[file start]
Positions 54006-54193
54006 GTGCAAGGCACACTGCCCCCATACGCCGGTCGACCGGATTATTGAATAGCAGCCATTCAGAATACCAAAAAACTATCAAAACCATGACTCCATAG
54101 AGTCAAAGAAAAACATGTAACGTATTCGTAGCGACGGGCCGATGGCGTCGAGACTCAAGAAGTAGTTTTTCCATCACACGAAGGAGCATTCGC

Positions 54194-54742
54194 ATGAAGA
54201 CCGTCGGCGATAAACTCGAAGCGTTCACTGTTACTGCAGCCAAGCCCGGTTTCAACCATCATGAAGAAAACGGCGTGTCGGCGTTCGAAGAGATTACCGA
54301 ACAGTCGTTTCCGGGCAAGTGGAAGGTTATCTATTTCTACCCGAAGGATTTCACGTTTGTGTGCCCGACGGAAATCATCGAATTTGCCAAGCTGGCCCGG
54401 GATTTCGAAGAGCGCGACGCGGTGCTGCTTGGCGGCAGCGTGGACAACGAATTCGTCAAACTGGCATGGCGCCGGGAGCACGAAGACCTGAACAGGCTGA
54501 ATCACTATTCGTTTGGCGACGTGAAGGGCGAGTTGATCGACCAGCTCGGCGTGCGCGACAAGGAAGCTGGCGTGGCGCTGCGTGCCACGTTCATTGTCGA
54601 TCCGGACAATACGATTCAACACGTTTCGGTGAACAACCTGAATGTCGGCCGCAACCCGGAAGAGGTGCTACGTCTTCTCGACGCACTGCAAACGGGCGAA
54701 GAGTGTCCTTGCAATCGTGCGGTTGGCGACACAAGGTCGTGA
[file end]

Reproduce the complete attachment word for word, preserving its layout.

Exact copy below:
Positions 54006-54193
54006 GTGCAAGGCACACTGCCCCCATACGCCGGTCGACCGGATTATTGAATAGCAGCCATTCAGAATACCAAAAAACTATCAAAACCATGACTCCATAG
54101 AGTCAAAGAAAAACATGTAACGTATTCGTAGCGACGGGCCGATGGCGTCGAGACTCAAGAAGTAGTTTTTCCATCACACGAAGGAGCATTCGC

Positions 54194-54742
54194 ATGAAGA
54201 CCGTCGGCGATAAACTCGAAGCGTTCACTGTTACTGCAGCCAAGCCCGGTTTCAACCATCATGAAGAAAACGGCGTGTCGGCGTTCGAAGAGATTACCGA
54301 ACAGTCGTTTCCGGGCAAGTGGAAGGTTATCTATTTCTACCCGAAGGATTTCACGTTTGTGTGCCCGACGGAAATCATCGAATTTGCCAAGCTGGCCCGG
54401 GATTTCGAAGAGCGCGACGCGGTGCTGCTTGGCGGCAGCGTGGACAACGAATTCGTCAAACTGGCATGGCGCCGGGAGCACGAAGACCTGAACAGGCTGA
54501 ATCACTATTCGTTTGGCGACGTGAAGGGCGAGTTGATCGACCAGCTCGGCGTGCGCGACAAGGAAGCTGGCGTGGCGCTGCGTGCCACGTTCATTGTCGA
54601 TCCGGACAATACGATTCAACACGTTTCGGTGAACAACCTGAATGTCGGCCGCAACCCGGAAGAGGTGCTACGTCTTCTCGACGCACTGCAAACGGGCGAA
54701 GAGTGTCCTTGCAATCGTGCGGTTGGCGACACAAGGTCGTGA